genocide and revolution central themes in the caribbean

Topics: Cuba, Caribbean, Slavery Pages: 4 (1173 words) Published: October 1, 2013


“To what extent can it be argued that genocide and revolution are central themes in Caribbean History?”

There is no doubt that both genocide and revolution have been part of Caribbean History. They have indeed help to shape the Caribbean as we know it; a diversified and rich cultural hub. Genocide has to do with the wiping out of an entire race of people while revolution deals with a complete and drastic change. Upon studying history or more specifically Caribbean history we would note that both elements were present in its makeup. This is a fact. We must now then go on to examine how central a part both genocide and revolution played. Caribbean history as we know it began with the migration of the aboriginals/ pre-ceramic peoples from Mongolia Asia through Siberia over the Bering Strait and down into North, Central and South America and later the Caribbean. These peoples consisted of the Tainos, Kalinagos, Ciboneys and others. The next major historical contact was that of the Europeans who came to the Caribbean region in their quest for God, Gold and Glory. Upon contact these Europeans (the Spanish), enslaved the Amerindians in their search for gold and other minerals. Coupled with the many diseases which were brought from Europe the intensity of the labour led to a complete decimation of these aboriginal peoples. Which had prior to Columbus’ invasion been nearly 8 million. By the time Columbus departed the indigenous population had dwindled down to around 100,000. His policies, however, remained, with the result that by 1514 the Spanish census of the island showed barely 22,000 Indians remaining alive. In 1542, only two hundred were recorded. Thereafter, they were considered extinct, as were Indians throughout the Caribbean Basin. (Churchill 1994)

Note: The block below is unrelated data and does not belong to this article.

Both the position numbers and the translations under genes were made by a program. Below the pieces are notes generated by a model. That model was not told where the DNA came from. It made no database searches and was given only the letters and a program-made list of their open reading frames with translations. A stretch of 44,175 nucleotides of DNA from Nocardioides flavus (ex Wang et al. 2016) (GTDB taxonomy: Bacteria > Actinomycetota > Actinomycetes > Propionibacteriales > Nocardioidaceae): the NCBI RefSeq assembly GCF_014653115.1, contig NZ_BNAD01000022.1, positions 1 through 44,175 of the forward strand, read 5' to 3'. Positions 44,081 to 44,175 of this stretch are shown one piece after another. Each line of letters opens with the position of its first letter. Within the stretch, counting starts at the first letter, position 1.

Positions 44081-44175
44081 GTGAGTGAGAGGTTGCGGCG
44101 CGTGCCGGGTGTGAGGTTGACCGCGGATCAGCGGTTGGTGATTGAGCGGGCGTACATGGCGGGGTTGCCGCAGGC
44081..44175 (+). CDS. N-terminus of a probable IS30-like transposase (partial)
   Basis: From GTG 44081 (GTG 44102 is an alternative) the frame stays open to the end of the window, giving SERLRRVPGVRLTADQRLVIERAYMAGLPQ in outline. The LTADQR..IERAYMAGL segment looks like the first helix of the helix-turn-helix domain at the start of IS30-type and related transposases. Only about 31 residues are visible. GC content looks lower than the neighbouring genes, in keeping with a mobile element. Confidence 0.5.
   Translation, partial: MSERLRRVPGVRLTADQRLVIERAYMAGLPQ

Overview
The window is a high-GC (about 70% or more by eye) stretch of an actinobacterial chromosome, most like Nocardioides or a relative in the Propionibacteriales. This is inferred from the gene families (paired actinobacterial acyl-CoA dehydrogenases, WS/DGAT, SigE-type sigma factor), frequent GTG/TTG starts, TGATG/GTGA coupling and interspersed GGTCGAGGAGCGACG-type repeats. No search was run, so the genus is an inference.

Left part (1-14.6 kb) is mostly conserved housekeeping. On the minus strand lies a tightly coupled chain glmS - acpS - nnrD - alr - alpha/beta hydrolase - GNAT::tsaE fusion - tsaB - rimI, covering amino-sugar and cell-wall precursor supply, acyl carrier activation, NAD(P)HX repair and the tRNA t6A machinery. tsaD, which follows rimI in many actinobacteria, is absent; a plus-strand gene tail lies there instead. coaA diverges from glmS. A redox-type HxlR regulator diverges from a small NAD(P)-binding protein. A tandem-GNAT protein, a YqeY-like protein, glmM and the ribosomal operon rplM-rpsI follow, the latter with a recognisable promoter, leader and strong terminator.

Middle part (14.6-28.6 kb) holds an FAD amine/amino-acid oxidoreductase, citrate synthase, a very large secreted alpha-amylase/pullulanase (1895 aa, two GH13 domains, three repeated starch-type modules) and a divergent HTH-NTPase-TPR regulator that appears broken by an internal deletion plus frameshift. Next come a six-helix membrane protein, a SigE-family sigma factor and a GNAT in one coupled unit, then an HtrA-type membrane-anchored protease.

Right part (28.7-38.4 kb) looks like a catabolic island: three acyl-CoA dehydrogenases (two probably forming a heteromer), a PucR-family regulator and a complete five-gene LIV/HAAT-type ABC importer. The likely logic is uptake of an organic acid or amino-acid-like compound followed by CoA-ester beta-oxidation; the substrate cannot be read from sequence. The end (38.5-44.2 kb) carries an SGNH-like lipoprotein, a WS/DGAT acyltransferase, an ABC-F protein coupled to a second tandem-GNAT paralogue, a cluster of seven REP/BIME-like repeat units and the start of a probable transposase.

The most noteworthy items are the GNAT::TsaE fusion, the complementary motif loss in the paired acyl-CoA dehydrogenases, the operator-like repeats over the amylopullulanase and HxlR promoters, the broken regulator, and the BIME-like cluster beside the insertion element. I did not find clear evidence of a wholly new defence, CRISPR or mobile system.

It is important that as a Caribbean we note this massacre in our history, for it was as a result of this population decrease that Europe had to now turn to West Africa to provide a labour force at...

Bibliography: 1) Beckles, M.H., & Shepherd, V. (2000) Caribbean Slavery in the Atlantic World. Jamaica, Ian Rhandle Publishers Limited.
2) Churchill, W. (1994) Columbus’ Legacy of Genocide: Indians are Us. (pp 1-16). Common Courage Press.
3) Jamaica Observer Website. (2011). Revolutions. Retrieved. September 27,2013, from http://www.jamaicaobserver.com/columns/The-fading-allure-of-revolution-in-the-Caribbean_8977421#ixzz2gJNaOWmv.
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